The recent foreclosure crisis brought to light a term that is now synonymous with foreclosure defense: “robo-signing.” A “robo-signor” is someone who signs documents on another’s behalf in massive quantities. The charge of robo-signing came to light largely due to CBS’s 60 Minutes segment on “Linda Green”, a bank vice president whose signature was made by dozens of low level bank employees. The segment offered conclusive evidence that thousands of land records across the country have forgeries. Here in Massachusetts, the Southern Essex Registry of Deeds has taken an active role in fighting robo-signing, through a list of alleged culprits on its website.
Successful claims against robo-signors have mostly come from state and federal lawsuits against lenders, alleging that these practices are in violation of land recording laws and other consumer protection statutes. Many of these lenders have settled these claims through huge cash settlements.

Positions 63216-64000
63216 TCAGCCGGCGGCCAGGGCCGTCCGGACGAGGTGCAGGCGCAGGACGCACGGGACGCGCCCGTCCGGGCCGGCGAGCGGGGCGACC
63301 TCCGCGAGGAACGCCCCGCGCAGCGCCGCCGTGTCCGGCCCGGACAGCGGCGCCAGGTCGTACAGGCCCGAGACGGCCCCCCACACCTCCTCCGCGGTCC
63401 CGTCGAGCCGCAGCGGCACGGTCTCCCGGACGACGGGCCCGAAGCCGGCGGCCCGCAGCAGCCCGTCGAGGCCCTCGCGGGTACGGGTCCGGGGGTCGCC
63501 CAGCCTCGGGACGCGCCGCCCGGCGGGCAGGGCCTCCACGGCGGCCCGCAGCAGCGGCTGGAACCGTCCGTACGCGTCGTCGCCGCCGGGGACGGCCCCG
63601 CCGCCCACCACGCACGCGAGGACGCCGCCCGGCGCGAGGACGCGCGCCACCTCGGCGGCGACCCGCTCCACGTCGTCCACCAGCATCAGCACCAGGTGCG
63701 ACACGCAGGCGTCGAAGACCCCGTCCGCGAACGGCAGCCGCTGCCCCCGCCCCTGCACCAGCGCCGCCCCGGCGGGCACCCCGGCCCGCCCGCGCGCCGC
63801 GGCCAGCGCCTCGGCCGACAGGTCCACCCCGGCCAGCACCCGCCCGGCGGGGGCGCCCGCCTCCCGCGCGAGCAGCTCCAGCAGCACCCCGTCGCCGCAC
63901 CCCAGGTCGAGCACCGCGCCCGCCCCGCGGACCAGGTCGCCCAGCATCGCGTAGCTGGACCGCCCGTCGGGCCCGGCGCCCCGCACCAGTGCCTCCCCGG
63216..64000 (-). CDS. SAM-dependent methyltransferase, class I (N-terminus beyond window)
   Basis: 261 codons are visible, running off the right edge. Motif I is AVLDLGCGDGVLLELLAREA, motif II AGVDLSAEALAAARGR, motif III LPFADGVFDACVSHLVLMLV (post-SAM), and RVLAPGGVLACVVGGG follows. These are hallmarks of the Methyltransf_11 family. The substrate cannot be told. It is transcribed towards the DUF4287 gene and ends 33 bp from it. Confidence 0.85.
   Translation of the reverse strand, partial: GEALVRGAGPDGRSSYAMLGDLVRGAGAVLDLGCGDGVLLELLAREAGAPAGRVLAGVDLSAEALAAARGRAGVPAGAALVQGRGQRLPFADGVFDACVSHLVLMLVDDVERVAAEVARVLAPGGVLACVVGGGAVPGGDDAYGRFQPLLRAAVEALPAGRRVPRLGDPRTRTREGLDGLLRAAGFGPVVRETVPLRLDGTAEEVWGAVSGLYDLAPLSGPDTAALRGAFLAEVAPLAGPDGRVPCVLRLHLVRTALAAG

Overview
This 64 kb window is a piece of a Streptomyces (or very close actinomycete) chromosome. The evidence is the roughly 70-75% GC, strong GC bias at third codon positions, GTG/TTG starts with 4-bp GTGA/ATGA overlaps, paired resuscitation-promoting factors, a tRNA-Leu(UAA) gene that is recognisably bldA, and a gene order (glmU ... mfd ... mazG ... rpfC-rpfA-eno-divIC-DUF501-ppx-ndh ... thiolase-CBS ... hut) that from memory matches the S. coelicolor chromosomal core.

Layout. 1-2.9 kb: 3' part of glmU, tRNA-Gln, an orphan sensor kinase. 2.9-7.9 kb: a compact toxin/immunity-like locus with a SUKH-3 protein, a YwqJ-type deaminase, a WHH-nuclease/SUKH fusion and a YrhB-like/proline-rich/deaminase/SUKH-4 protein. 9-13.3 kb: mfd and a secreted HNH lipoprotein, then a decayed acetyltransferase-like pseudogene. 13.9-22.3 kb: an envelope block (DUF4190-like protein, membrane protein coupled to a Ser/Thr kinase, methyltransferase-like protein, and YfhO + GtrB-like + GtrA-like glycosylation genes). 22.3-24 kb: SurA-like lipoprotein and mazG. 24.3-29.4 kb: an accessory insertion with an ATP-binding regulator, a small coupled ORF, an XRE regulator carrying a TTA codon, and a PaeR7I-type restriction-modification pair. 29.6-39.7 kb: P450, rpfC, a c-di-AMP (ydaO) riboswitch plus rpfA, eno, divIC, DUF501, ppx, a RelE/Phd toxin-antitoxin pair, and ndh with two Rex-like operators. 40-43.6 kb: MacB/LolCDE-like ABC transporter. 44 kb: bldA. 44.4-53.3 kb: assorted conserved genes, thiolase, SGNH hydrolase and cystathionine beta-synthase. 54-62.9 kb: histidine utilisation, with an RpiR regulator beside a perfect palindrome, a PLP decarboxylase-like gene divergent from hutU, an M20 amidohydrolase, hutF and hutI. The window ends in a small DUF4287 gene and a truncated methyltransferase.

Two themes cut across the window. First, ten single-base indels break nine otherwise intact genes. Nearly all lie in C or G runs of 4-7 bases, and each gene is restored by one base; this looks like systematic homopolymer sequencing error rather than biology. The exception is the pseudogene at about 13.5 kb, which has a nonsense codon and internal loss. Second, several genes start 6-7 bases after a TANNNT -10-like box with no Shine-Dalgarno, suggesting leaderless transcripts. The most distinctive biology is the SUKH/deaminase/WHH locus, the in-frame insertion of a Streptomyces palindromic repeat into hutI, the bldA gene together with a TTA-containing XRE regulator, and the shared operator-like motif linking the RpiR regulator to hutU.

Can Massachusetts homeowners use robo-signing as a viable foreclosure defense? The overwhelming response by courts is “no.” Massachusetts law gives recorded land documents a large presumption of validity, making such challenges nearly impossible to succeed. I, personally, am aware of no successful foreclosure defense case made upon such a claim.
Robo-signing is attractive to many foreclosure defense claimants because it comes across as a “sexy” issue, filled with claims of fraud and deceit. The reality, though, is that it isn’t going to get very far as a foreclosure defense. This is one reason, among many others, why struggling homeowners should speak with an experienced attorney on these matters.